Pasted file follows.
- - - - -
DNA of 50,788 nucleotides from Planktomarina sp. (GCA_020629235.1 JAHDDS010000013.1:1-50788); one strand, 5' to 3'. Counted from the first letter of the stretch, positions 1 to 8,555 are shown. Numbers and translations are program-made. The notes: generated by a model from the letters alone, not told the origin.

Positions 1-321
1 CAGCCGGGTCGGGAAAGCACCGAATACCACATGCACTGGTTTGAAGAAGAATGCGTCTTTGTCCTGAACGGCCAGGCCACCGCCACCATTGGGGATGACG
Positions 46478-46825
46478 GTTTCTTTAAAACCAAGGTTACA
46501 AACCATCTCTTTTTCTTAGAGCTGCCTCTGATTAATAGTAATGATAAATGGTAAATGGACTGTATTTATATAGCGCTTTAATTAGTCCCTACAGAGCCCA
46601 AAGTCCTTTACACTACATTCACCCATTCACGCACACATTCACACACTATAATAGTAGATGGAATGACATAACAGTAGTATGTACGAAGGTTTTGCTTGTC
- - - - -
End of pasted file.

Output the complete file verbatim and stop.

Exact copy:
DNA of 50,788 nucleotides from Planktomarina sp. (GCA_020629235.1 JAHDDS010000013.1:1-50788); one strand, 5' to 3'. Counted from the first letter of the stretch, positions 1 to 8,555 are shown. Numbers and translations are program-made. The notes: generated by a model from the letters alone, not told the origin.

Positions 1-321
1 CAGCCGGGTCGGGAAAGCACCGAATACCACATGCACTGGTTTGAAGAAGAATGCGTCTTTGTCCTGAACGGCCAGGCCACCGCCACCATTGGGGATGACG
Positions 46478-46825
46478 GTTTCTTTAAAACCAAGGTTACA
46501 AACCATCTCTTTTTCTTAGAGCTGCCTCTGATTAATAGTAATGATAAATGGTAAATGGACTGTATTTATATAGCGCTTTAATTAGTCCCTACAGAGCCCA
46601 AAGTCCTTTACACTACATTCACCCATTCACGCACACATTCACACACTATAATAGTAGATGGAATGACATAACAGTAGTATGTACGAAGGTTTTGCTTGTC